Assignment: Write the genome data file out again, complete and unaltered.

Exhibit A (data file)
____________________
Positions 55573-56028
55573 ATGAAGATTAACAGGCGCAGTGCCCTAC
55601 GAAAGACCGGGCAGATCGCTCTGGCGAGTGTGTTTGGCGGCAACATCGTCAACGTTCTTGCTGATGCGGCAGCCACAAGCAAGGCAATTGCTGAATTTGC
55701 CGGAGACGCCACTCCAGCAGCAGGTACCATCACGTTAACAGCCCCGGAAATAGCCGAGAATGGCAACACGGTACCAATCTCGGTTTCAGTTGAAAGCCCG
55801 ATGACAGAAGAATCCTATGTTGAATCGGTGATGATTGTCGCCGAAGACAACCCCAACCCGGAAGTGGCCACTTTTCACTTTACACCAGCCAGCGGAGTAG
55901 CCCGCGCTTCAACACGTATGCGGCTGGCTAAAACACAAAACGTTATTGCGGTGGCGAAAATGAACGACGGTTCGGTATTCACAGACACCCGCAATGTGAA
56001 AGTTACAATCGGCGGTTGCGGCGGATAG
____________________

Positions 55573-56028
55573 ATGAAGATTAACAGGCGCAGTGCCCTAC
55601 GAAAGACCGGGCAGATCGCTCTGGCGAGTGTGTTTGGCGGCAACATCGTCAACGTTCTTGCTGATGCGGCAGCCACAAGCAAGGCAATTGCTGAATTTGC
55701 CGGAGACGCCACTCCAGCAGCAGGTACCATCACGTTAACAGCCCCGGAAATAGCCGAGAATGGCAACACGGTACCAATCTCGGTTTCAGTTGAAAGCCCG
55801 ATGACAGAAGAATCCTATGTTGAATCGGTGATGATTGTCGCCGAAGACAACCCCAACCCGGAAGTGGCCACTTTTCACTTTACACCAGCCAGCGGAGTAG
55901 CCCGCGCTTCAACACGTATGCGGCTGGCTAAAACACAAAACGTTATTGCGGTGGCGAAAATGAACGACGGTTCGGTATTCACAGACACCCGCAATGTGAA
56001 AGTTACAATCGGCGGTTGCGGCGGATAG